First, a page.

Steve Meador is the author of Throwing Percy from the Cherry Tree, a poetry book that was an entrant for a National Book Award and the Pulitzer Prize in poetry. He is widely published in online and print journals. He has been a real estate broker since the early 1980s and currently lives and practices in the Tampa, FL, area.

Tuesday, September 4, 2012

Colorado, August 2012

If I were a magpie I would certainly fly, away from the man with the stone-brown tan, away from the man with the camera.  

Black-billed magpie (Pica hudsonia)

 A rose is a rose along any road.

Across the flat, in brights and blacks, we took in late morning hues in a ramshackle shed sown together with threads, holding implements not often used.

I found love in Loveland. It appeared behind the window of a small restaurant at the corner of Cleveland and Fourth, in shapely form and sipping a cold drink on a blistering day. I waited until love glanced and smiled, then went in for lunch.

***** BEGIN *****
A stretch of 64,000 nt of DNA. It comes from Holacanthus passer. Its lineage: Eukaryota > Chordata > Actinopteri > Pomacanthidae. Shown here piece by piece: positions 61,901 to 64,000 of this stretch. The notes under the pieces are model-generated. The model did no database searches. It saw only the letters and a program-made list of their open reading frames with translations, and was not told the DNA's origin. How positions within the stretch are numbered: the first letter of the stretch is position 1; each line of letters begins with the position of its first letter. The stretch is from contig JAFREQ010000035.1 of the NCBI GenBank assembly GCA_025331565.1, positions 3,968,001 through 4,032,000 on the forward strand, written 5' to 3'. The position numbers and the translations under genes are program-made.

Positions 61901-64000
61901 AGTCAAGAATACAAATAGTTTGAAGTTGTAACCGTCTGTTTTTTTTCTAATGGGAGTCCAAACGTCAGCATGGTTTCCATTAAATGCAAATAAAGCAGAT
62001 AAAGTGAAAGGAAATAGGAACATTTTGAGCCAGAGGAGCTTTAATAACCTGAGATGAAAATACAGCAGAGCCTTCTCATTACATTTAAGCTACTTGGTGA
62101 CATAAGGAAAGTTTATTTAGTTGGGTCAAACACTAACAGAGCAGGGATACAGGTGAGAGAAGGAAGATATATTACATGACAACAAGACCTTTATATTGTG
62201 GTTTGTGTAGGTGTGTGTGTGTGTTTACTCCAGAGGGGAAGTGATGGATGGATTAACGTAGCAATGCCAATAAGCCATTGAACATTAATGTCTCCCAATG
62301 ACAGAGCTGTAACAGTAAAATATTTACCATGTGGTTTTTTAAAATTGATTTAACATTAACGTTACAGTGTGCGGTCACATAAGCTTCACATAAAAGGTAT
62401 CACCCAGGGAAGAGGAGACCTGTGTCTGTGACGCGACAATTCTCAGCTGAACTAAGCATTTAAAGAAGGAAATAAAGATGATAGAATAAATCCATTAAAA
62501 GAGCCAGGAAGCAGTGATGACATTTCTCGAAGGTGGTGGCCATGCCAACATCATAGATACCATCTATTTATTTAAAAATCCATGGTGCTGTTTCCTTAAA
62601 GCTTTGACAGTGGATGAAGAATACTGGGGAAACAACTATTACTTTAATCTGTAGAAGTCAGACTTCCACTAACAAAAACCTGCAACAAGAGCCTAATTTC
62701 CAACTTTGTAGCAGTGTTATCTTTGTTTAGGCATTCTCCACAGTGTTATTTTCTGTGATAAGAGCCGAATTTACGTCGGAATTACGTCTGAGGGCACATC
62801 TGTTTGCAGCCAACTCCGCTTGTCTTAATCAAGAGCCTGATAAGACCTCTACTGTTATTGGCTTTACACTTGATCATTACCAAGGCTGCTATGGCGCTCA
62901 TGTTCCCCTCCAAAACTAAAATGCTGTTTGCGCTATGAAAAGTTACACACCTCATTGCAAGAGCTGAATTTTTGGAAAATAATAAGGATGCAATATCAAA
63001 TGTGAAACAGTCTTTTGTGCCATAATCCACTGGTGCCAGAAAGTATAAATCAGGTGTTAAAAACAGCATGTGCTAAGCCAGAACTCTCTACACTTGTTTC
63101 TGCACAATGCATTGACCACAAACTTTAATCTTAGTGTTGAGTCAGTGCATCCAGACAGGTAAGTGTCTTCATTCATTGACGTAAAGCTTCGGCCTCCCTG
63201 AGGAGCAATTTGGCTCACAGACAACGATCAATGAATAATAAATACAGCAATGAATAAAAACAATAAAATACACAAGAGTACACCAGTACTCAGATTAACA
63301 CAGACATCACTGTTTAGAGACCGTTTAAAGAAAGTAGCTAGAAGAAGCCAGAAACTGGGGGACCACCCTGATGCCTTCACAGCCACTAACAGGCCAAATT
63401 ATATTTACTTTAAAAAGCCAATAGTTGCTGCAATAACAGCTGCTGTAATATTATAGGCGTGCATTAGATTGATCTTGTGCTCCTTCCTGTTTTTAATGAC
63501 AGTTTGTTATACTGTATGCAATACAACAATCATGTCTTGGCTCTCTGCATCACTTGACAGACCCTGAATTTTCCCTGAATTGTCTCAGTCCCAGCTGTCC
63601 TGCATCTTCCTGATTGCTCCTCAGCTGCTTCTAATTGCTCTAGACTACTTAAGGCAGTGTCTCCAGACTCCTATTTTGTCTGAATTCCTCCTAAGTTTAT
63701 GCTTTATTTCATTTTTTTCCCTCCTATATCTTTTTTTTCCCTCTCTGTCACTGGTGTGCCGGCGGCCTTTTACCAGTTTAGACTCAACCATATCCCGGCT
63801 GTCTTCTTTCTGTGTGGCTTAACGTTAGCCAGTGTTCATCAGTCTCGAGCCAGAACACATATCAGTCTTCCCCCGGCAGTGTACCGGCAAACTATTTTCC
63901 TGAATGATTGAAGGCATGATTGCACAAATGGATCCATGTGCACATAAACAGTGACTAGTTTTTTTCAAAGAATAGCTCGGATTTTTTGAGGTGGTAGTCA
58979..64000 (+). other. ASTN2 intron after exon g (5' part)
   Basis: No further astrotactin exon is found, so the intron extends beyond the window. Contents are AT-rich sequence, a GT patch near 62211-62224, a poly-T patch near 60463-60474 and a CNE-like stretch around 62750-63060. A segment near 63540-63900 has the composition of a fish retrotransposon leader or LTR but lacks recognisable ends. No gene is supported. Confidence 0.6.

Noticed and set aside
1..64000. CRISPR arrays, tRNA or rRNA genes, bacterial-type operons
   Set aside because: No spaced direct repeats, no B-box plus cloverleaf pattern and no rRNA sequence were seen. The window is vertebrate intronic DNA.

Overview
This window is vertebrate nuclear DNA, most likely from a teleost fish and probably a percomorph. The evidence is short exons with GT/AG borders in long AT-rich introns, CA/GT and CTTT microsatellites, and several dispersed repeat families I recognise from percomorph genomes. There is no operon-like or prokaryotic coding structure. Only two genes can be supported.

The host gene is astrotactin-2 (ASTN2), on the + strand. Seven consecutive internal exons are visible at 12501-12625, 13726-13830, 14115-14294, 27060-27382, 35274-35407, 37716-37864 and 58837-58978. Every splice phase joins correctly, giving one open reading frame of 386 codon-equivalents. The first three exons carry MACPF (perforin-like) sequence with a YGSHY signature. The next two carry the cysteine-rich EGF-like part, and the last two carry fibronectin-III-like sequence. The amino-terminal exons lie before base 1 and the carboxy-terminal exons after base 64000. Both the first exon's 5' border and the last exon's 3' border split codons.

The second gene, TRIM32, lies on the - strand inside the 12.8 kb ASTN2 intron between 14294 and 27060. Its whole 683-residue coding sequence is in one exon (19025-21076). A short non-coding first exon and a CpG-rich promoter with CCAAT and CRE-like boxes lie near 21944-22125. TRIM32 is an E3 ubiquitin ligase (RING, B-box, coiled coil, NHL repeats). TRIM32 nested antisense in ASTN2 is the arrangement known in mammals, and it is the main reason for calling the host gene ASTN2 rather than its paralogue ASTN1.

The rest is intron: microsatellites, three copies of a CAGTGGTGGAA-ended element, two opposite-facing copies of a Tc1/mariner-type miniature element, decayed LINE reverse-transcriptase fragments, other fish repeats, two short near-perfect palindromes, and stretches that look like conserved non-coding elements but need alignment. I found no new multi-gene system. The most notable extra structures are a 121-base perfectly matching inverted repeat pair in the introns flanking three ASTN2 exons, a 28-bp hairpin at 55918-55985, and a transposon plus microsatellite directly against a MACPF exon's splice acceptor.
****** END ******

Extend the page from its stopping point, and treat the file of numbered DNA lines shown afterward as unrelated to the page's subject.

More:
It is a place where something intriguing always seems to be on the horizon.

added 9/8/2012

 At the edge of a vast field, which was the beginning of rattlesnake country, I happened upon two small dogs. They were thirsty and I gave them water. Then they wanted to follow me into the hazardous place. I took from my pocket a small red globe and placed the dogs in it for their safety. I was able to see where they two lived and took them there later.

 The season for growing is short, one has to race the birds and bees to get the best fruit.

 I think I could live along the St. Vrain, with its daffodils in spring and summertime flow of melted snow draining from cold elevations.

Loneliness is only a spit away, depending on the speed of the wind.

added 9/11

 Mule deer (Odocoileus hemionus)

Black bear (Ursus americanus)

Nature is repairing the fire damage in Poudre canyon quickly.I was surprised at how the fire destroyed small pockets of areas, sometimes only a couple acres, then left the next acreage untouched. We did not get into the areas that were total loss.

The banks of the Poudre river were generously littered with charred debris, nearly weightless and easy to crush into powder.